Restaurant: Crafted Hospitality Group
Training: Self-trained
Food: Seasonal New American
Where you can find him in NYC: Chef/Owner Craft, Craftbar, Colicchio and Sons, Riverpark, ‘wichcraft
What he is doing: Colicchio appears in and served as executive producer on A Place at the Table, Participant Media’s documentary about food insecurity in America. He co-founded Food Policy Action in 2012 in collaboration with national food policy leaders to hold legislators accountable on votes that have an effect on food and farming. Colicchio also speaks on issues like GMO labeling and the use of antibiotics in food sources, and lobbies for better anti-hunger policies in America.
Colicchio serves on the boards of Children of Bellevue, City Harvest, Wholesome Wave and Food Policy Action.

Name: Marc Forgione
Restaurant: Marc Forgione
Training: Culinary apprenticeships in NYC and France
Food: Seasonal New American
Where you can find him in NYC: Chef/Owner Restaurant Marc Forgione
What he is doing: Forgione is a Chef Ambassador for Family Reach Foundation, Chefs for Kids Cancer, City Harvest, and Feeding America, and participates in numerous events each year for these organizations.  He says, “There are a lot of people in this world who, unfortunately, got dealt a crappy hand and I have been blessed to not be one of those. So, anything I can do to help make someone smile, count me in.”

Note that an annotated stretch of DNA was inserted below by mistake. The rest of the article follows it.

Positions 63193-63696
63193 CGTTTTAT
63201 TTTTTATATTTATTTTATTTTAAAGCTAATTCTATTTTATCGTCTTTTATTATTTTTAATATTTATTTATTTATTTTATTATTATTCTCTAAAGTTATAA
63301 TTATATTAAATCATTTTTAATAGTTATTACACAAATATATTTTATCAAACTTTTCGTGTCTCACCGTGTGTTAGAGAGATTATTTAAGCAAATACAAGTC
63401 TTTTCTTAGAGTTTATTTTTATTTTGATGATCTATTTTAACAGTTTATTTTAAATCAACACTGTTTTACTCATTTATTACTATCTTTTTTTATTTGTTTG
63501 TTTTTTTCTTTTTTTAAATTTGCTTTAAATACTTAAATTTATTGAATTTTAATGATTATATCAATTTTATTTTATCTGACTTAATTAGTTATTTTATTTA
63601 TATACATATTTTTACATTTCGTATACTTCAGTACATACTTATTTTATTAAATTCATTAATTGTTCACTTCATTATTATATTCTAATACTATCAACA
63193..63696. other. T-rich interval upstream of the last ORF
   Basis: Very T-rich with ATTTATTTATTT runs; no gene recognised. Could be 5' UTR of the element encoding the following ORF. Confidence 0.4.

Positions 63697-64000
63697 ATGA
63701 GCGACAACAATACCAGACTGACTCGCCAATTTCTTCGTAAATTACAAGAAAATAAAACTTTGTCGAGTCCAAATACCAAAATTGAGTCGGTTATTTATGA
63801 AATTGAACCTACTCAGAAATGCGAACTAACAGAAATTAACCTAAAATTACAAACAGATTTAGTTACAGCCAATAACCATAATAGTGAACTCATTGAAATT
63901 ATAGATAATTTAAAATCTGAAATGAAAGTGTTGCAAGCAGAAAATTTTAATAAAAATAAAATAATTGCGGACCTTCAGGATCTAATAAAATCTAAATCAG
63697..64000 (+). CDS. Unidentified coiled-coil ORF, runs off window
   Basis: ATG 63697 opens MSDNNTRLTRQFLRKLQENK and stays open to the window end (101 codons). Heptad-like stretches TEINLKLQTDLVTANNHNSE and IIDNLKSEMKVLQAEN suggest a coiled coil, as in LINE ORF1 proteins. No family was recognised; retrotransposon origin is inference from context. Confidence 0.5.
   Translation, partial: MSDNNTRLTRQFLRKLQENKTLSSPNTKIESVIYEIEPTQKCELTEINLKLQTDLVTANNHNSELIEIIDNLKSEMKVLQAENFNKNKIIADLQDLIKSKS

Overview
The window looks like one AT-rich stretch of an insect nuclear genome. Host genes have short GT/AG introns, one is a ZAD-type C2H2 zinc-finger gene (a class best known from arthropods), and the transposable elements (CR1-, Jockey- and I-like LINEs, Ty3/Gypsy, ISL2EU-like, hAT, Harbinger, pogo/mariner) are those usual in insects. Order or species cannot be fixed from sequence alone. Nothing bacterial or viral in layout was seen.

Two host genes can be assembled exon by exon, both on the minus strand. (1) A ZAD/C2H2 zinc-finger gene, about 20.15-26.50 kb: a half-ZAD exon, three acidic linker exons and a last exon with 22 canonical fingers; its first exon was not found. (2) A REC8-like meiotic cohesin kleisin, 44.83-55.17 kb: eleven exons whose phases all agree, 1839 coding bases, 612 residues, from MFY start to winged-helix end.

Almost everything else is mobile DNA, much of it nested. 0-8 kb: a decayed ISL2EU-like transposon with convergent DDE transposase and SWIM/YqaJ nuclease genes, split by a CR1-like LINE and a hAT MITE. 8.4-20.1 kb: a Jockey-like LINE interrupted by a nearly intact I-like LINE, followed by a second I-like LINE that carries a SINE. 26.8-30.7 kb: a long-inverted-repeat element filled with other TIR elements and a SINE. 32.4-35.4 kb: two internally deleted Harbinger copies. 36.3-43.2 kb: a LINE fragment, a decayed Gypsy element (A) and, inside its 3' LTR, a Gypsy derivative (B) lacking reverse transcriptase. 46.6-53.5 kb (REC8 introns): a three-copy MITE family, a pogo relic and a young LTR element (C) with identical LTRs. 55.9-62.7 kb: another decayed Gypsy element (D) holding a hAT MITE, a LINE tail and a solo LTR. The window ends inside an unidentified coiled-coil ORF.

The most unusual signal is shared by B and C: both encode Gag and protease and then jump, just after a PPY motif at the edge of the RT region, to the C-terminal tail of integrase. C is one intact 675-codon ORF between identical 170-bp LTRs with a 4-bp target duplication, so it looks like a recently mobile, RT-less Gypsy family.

Name: Joseph “JJ”Johnson
Restaurant: The Cecil
Training: Culinary Institute of America
Food: Afro-Asian-American Cooking
Where you can find him in NYC: In 2013, Johnson helped open The Cecil with Richard Parsons and Alexander Smalls. He has since joined the kitchen of its sister restaurant Minton’s, the revived jazz supper club located next door.
What he is doing: Each week, Johnson’s kitchen provides a menu-inspired lunch to 89 low-income tenants of the SRO situated above The Cecil on West 118th Street. “We take care of them and they take care of us,” he says.
Johnson mentors six students from New Heights Academy Charter School at Amsterdam Avenue and 150th Street, who visit his kitchen weekly for training to help them get into culinary school. He is involved with the James Beard Foundation’s effort to turn under 40-year-olds onto good food and nutrition through assorted events. Johnson also supports Share Our Strength’s No Kid Hungry campaign, lobbying on behalf of Mayor Bill de Blasio’s campaign to increase access to free school breakfasts in public schools.